Transcript
  • 00:01    |    
    Initial credits
  • 00:20    |    
    Introduction
  • 00:25    |    
    Macroeconomic contractions
    • Personal consumer expenditure per capita (C) and gross domestic product (GDP)
    • The Great Depression (1929-1933)
    • Disaster shocks in the model
  • 04:8.5    |    
    Declines in C and GDP
    • Average contraction size
    • Wars
    • United States contraction in 1921
    • Victims of influenza epidemic
    • France during World War II
    • Taiwan
    • What role does culture play?
      • Japan
      • Korea
      • Culturally influenced parameters
    • How do you define "rare"?
  • 16:12.5    |    
    Significant historical events
    • World War II
    • Great Depression
    • Great influenza epidemic
    • Natural disasters
    • OECD
      • Finland
      • Sweden
      • Iceland
      • The 2008 financial crisis
    • Exogenous events
    • Alan Greenspan
    • Are market bubbles predictable?
    • Duration of events
    • Does consumption include durable assets like automobiles and housing?
  • 28:1.400000000000091    |    
    C and GDP disasters compared
    • Frequency distribution of the crises
      • Size
      • Duration
      • Form of the frequency distribution
        • Power-law density
        • Probability density function
    • Is there information about potential contractions?
    • How different is that information from your research results?
    • Exchange rates
    • Average disaster probability
    • What will be the effect of today's intrusion on the financial markets?
    • Exiting the disaster state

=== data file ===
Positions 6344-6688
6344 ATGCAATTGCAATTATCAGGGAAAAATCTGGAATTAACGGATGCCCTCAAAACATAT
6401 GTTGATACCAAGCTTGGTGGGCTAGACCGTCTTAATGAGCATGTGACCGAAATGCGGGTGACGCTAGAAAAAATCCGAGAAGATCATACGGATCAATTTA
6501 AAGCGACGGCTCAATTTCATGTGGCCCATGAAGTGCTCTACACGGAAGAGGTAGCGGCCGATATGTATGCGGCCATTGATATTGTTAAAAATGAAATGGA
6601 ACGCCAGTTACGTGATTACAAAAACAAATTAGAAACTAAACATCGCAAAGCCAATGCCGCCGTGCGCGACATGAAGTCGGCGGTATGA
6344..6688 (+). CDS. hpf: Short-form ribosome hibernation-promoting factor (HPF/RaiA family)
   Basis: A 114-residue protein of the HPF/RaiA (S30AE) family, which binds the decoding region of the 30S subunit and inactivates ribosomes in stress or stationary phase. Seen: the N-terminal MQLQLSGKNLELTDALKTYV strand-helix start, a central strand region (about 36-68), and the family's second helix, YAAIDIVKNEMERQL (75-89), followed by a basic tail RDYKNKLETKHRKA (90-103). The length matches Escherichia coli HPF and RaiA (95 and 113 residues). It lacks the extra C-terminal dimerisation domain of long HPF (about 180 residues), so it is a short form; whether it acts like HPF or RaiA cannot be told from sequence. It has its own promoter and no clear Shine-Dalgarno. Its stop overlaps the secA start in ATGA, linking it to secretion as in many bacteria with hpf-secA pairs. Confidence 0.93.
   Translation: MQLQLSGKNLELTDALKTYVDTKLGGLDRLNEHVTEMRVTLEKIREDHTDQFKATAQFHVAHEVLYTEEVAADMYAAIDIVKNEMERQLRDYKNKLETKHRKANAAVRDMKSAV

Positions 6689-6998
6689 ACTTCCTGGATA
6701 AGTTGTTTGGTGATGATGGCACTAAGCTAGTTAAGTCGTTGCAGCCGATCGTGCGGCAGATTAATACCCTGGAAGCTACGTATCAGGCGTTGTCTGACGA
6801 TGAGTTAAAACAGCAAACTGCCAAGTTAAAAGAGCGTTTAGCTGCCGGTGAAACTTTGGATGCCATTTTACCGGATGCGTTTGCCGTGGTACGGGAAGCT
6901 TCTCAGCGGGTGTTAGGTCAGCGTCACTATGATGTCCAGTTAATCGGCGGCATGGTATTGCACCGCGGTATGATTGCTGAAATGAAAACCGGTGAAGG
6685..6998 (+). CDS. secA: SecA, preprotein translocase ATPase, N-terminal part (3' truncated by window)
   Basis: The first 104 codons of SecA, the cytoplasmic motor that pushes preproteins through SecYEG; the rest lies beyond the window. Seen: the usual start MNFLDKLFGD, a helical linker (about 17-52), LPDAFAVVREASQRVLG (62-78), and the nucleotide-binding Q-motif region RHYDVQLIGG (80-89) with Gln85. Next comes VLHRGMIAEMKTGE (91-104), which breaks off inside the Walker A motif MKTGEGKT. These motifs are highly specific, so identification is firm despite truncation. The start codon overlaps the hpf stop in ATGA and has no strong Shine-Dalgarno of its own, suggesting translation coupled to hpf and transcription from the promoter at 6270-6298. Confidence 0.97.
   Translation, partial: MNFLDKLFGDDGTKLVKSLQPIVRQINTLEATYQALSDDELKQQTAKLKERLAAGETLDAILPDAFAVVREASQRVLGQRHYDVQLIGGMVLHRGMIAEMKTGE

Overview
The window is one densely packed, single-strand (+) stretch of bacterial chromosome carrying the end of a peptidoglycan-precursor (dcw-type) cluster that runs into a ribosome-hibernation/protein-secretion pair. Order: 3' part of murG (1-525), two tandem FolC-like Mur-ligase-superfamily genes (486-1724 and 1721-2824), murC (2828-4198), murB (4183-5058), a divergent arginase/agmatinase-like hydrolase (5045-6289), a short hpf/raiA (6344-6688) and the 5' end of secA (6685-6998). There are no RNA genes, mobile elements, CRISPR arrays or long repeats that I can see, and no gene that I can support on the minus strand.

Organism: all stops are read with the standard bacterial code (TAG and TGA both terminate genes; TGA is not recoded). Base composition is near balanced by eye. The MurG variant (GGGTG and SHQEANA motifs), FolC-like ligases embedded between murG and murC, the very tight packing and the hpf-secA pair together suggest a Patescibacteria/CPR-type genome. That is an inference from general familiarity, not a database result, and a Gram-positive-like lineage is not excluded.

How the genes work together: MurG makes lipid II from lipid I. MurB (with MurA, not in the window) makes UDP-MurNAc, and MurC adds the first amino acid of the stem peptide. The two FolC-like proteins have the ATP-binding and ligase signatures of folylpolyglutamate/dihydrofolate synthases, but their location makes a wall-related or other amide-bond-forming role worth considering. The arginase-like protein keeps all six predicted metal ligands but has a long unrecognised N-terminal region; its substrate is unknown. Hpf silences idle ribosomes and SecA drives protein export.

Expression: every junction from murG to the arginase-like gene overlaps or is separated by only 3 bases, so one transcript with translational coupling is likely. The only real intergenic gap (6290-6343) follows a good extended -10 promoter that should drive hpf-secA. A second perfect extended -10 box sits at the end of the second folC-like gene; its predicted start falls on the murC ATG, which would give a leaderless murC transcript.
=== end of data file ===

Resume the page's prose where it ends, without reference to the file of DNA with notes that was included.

• 43:37.30000000000018    |    
    Lucas-tree model of rates of return
    • Expected growth rate
    • Average real return
    • Consumption data
      • Gamma values
      • Risk aversion
      • OECD versus non-OECD countries
      • Different thresholds
      • War observations
      • Non-war observations
    • Is there a higher premium for OECD than for non-OECD countries?
    • Wars and revolutions
  • 56:38.5    |    
    Ongoing lines of research
    • Linkage between stock-market crashes and depressions
    • Great influenza epidemic
    • Types of consumption
    • Postdisaster recovery
      • A new market model
      • Mehra-Prescott model
      • What would be the effect of including the data of developing countries where crises are more prevalent?
  • 01:05:50.5    |    
    Stock-market crashes
    • Information
    • Data and methodology
    • United States stock-market crashes
      • 1987
      • 1929-31
      • Depressions
      • 1917-21 and 1929-33
      • 2000-01
      • 1973-74
      • 1937
      • 1907
      • 2008
    • Long and short-term equity premium
    • Short-term return in Venezuela
    • Could we say that there is a 2-7 probability of depression?
    • Depressions and stock-market crashes
    • Isn't the stock market a consequence of the depression?
    • Matched cases
      • Germany price controls in World War II
      • Portuguese stock market
      • French stock market
    • Depressions not associated with stock-market crashes
    • Stock-market crashes not associated with depressions
  • 01:23:52.30000000000018    |    
    Conditional probability of a depression, by size
  • Non-war environments
  • 01:28:57.30000000000018    |    
    Conditional probability of a crash, by size
  • 01:29:53.30000000000018    |    
    Calibration results
  • 01:31:21.5    |    
    Final credits


Macroeconomic Crises and Disasters

New Media  | 16 de julio de 2009  | Vistas: 9

About this video

In the second session of this four-part series, Robert J. Barro continues his discussion on his current research into the effects of macroeconomic crises and disasters in different countries throughout history. Barro’s ongoing research demonstrates how different economic indicators fluctuate through time during significant historical events. According to Barro, wars, epidemics, and other rare disasters affect both a country's GDP and its per capita personal consumer expenditure. He also analyzes the interplay between depressions and stock-market crashes and explains how it is now possible to foresee how an economy will behave during future disasters and how indicators around the world will be affected. Finally, Barro explains how some variables, like consumer preferences and culture, may affect the outcome of a crisis.


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